Free Medical Clinic Opens in Sister Bay

Practicing good medicine has always been first for Dr. Joan Traver and nurse practitioner Martha Coventry. The regulations and insurance paperwork that goes with it just gets in the way.

But at their new clinic, Coventry Care, Coventry and Traver won’t be filling out paperwork. They won’t be scheduling appointments. They won’t be billing insurance companies.

They will be practicing medicine, plain and simple, without charging a dime to the uninsured or underinsured patients who walk into their free clinic.

Martha Coventry and Joan Traver are opening a free medical clinic in Sister Bay.

“The idea was we could do something that doesn’t require all that insurance paperwork and take care of people who needed to be taken care of,” Coventry said.

The clinic is scheduled to open Monday, Nov. 18, at 10547 Koessl Lane in Sister Bay, near the Country Walk Shops. It will be open for walk-in appointments on Mondays, Wednesdays and Fridays from 9:30 to 11 am.

Traver and Coventry will see patients for acute and chronic problems such as earaches, sore throats, cuts, blood pressure screenings, diabetes management and general wellness exams. They have a laboratory and can do some diagnostics to help patients decide if they need to get more care. Patients needing emergency care should still call 911.

“What we’re trying to do is help people who have limited income not lose that income. One of the leading causes of bankruptcy in Door County is lack of medical insurance,” Traver said. “More than 30 million Americans have absolutely no form of health care [even with the Affordable Care Act in place]… So if their kid breaks an arm or has appendicitis they lose their house. We’re trying to be in a position to prevent that.”

The clinic is meant for patients without insurance or those with high deductible plans who can’t afford care.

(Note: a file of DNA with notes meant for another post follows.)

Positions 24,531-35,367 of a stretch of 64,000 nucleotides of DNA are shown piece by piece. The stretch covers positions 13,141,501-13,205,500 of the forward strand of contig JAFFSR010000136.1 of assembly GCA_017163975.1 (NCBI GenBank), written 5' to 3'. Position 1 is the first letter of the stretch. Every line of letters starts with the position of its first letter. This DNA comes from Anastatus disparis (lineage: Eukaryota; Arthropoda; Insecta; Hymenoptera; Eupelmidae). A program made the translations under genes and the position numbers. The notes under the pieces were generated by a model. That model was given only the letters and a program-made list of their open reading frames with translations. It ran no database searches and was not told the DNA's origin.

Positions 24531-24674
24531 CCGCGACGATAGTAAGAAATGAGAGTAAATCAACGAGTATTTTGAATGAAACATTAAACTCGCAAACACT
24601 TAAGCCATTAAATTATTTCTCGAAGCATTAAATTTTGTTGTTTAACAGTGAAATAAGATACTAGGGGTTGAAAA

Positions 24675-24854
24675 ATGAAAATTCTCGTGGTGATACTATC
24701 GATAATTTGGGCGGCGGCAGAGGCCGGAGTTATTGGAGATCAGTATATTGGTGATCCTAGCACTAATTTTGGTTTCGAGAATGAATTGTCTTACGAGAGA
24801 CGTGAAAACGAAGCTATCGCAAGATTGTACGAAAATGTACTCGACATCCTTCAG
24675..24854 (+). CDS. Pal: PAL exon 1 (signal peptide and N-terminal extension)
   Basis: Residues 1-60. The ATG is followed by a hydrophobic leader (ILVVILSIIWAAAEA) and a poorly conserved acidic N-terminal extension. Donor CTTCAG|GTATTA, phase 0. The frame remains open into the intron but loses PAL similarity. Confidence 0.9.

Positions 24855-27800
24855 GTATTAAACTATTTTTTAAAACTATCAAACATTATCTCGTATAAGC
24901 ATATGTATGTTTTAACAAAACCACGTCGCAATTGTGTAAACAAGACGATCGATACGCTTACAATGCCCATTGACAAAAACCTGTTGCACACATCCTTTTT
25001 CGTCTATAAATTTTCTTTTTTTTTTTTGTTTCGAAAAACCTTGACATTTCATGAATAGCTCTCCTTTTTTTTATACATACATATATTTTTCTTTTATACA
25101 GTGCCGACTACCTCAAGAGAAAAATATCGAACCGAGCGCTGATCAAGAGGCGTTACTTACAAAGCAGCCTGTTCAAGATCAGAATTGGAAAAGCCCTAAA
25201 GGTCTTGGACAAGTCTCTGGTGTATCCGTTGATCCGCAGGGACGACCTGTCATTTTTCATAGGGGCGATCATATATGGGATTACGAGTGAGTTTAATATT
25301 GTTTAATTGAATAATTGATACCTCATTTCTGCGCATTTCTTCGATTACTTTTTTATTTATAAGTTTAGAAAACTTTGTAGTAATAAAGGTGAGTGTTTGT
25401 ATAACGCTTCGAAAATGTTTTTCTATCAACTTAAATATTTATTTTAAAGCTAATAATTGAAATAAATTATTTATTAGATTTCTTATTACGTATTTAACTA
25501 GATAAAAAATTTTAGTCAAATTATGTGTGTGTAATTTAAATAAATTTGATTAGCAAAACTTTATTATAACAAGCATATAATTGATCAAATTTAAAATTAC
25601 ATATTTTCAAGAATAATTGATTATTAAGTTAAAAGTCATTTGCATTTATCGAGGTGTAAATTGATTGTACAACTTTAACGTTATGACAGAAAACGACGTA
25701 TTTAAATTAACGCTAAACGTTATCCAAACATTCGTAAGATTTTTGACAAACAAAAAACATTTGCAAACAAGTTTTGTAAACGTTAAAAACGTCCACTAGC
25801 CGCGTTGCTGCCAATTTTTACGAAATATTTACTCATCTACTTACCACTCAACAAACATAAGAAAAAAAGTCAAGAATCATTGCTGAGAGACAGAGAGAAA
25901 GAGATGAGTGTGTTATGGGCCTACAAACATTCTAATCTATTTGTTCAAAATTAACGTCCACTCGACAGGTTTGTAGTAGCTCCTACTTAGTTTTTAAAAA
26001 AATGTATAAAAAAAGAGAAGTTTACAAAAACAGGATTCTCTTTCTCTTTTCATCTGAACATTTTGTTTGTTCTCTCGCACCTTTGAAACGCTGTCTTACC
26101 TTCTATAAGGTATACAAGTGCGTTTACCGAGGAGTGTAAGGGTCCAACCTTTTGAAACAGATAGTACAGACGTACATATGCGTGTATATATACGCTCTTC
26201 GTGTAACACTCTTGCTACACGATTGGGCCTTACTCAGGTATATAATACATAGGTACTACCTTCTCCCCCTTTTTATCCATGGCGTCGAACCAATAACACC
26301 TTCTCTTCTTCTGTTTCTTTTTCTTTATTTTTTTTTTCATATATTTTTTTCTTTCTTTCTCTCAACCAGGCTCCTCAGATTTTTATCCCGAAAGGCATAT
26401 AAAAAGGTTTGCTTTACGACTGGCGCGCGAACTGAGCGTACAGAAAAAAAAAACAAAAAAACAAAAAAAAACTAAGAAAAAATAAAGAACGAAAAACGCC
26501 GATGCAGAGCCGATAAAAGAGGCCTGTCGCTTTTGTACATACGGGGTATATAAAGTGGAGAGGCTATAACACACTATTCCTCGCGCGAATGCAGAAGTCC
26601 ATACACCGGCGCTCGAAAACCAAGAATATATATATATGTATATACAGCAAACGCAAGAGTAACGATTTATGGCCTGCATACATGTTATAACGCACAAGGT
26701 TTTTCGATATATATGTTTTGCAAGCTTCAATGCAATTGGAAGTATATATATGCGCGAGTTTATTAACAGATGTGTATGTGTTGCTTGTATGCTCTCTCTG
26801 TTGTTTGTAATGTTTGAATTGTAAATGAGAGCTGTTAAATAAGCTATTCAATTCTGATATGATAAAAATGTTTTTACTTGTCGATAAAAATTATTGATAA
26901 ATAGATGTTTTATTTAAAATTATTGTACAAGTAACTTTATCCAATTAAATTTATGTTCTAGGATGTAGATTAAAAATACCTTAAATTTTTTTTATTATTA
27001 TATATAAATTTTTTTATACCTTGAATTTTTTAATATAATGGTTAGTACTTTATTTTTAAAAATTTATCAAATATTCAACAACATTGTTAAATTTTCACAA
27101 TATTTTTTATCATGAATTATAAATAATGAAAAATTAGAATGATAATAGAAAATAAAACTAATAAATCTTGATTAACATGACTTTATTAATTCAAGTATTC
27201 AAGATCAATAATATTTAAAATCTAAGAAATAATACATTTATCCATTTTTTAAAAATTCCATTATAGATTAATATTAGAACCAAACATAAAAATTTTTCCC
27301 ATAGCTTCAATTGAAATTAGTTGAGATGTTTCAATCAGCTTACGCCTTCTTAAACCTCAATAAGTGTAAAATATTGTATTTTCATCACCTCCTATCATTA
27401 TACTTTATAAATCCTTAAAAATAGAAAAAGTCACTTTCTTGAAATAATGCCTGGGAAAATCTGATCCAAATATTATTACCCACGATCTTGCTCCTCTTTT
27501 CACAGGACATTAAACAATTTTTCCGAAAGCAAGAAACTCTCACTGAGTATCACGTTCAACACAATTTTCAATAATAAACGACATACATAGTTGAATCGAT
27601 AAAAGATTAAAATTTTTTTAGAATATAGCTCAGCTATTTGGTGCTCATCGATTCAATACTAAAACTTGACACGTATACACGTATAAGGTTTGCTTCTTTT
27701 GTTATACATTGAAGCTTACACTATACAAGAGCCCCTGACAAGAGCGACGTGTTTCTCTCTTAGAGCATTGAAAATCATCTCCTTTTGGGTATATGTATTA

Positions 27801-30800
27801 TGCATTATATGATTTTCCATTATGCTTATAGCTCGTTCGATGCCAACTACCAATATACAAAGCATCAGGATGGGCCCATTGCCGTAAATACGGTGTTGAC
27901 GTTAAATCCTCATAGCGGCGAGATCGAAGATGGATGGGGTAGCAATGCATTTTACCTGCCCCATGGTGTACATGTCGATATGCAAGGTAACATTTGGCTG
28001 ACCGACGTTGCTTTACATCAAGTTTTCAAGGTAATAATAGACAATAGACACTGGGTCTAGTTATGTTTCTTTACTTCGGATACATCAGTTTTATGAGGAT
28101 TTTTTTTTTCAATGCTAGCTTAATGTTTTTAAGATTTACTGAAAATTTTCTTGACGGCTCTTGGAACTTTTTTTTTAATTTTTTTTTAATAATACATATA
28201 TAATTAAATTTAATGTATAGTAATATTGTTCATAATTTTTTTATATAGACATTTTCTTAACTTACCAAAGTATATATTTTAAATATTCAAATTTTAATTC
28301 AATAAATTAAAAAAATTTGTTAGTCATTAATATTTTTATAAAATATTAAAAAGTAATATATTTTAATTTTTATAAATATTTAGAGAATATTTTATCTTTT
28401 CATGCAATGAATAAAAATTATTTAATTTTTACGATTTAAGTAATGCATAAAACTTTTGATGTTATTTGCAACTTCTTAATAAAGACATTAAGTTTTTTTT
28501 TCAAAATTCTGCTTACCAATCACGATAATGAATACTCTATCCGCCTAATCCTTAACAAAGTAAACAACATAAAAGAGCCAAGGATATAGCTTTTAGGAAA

“[Those patients] always balance that cost,” Coventry said. “If you had insurance that covered it all and you only had a $20 co-pay, you wouldn’t hesitate twice to get something taken care of. If you’re not on Medicare that’s not what you have. Most people I know have that high deductible insurance.”

“I love medicine,” Traver said. “I see people desperately ill and even dying for lack of care, and I should do something about it.”

Coventry Care is very close to the Community Clinic of Door County’s Sister Bay location, but Traver said the clinics should complement each other. Coventry Care doesn’t do counseling, family planning, acupuncture or massage therapy so they’ll send patients to the Community Clinic for those services. The Community Clinic will refer patients with urgent care needs in Northern Door to Coventry Care.

“We’re not doing what they’re doing and they’re not doing what we’re doing,” Traver said. “We intend to be working together. We don’t have enough of anything for us to be competition.”

Coventry Care is stocked with equipment from Traver’s clinic, which she closed last year when she retired from her private practice.

“I love medicine,” Traver said. “I see people desperately ill and even dying for lack of care, and I should do something about it.”

Coventry Care is a nonprofit clinic, and Traver and Coventry have applied for federal 501c3 status. They hope to fund the clinic through donations of money and volunteer help, and by selling pieces of art people donate to the gallery housed in the clinic.

The gallery, home to pieces as diverse as a cross-stitch portrait of Jesus to a Karsten Topelmann painting, serves two purposes. Selling pieces of art donated to the clinic will help generate some revenue to fund the medical practice, and having a gallery in the building could help disguise the purpose of patients’ visits.

“Up here everyone knows everyone else’s business, so if there’s an art gallery and medical services they don’t know which one [you’re here for] if they see your car out front,” Traver said. “If you only have [a building] as one thing, like a counseling service, it never flies because who’s going to park their car outside of that?”